Picking through the rich contents of the transcripts and Balducci’s testimony is going to keep Scruggsians busy for a good long time. In the meanwhile, some odds and ends:

* Want to review all the major events of the central alleged bribery case, skillfully narrated in chronological sequence? Of course you do. Folo’s NMC has it in six parts beginning here and ending here (follow links to find those in between).

* John Grisham’s “Too Dumb for Dickie” theory encounters some serious strain [Rossmiller and again]

* Mississippi legislature won’t give AG Jim Hood authority to wiretap his enemies suspected white-collar criminals. Gee, wonder why that might be? [WLBT via Lange] Plus: description of Hood as a Pez dispenser coughing out multi-million-dollar cases for his chums [Rossmiller]

* More unpretty details surface on Scruggs’s (and other lawyers) use of informants in Katrina litigation [Rossmiller] and tobacco [Lange]

* More Hood: prosecuting the accused judge-bribers “would be like prosecuting a relative” [Salter, Clarion-Ledger, Rossmiller, Folo]. Give back tainted money? “That’s up to DAGA [Democratic Attorneys General Association]” [Lange]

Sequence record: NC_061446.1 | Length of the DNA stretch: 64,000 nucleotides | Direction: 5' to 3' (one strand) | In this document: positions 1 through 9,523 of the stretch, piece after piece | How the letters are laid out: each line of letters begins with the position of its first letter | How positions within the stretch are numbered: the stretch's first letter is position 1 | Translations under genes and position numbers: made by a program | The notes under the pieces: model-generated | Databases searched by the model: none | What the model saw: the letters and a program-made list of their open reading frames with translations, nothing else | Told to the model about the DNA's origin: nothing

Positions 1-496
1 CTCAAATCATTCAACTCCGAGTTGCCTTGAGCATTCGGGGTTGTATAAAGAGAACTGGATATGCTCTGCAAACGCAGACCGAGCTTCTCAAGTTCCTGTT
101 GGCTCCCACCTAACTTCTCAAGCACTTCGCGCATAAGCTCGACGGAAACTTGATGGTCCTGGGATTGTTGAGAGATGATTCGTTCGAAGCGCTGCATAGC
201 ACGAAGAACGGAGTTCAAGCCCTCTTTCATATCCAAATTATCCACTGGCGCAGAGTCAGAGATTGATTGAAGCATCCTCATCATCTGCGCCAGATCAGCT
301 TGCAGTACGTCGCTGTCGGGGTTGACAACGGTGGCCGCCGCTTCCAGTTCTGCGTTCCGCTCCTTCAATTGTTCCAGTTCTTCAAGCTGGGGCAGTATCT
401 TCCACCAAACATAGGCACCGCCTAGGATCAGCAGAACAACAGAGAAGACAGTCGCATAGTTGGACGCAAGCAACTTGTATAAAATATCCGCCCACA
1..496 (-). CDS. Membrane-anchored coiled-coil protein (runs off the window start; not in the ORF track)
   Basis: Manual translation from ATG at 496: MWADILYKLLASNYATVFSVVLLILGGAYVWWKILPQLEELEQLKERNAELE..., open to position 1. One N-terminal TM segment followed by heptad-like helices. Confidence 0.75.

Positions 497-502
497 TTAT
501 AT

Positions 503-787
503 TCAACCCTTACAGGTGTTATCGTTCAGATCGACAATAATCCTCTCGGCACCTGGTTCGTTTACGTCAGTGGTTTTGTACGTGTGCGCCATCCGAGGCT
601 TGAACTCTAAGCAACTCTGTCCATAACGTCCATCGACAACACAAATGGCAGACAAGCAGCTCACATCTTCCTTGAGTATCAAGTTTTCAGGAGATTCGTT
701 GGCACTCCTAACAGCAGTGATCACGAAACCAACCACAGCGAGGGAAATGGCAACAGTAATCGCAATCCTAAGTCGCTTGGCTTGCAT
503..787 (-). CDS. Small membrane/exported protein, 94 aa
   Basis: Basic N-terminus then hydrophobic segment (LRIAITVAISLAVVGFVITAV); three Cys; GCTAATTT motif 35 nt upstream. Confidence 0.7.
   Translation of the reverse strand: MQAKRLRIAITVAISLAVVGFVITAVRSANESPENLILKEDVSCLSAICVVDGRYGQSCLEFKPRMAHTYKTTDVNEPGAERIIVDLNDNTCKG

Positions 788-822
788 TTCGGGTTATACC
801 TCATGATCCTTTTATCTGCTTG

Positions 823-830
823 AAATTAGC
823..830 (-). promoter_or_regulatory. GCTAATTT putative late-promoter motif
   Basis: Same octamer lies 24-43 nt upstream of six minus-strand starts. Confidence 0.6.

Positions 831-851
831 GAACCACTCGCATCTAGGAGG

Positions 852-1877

* Former Louisiana attorney general Richard Ieyoub gets a mention, as does Sen. Trent Lott [Folo, same] Update: feds investigating what Sen. Lott knew [WSJ]

* Small world, Mississippi: member of arbitration panel that awarded Scruggs huge fees was later hired by the tort potentate for legal work [Lange]

* Blogosphere has been a major source for breaking news on the scandal [LegalNewsLine]

* Liberal columnist Bill Minor recalls when a certain Sen. McCain let Dickie Scruggs and Mike Moore run their tobacco lobbying campaign out of his Hill office [NEMDJ via Folo; more at PBS "Frontline" and NY Times]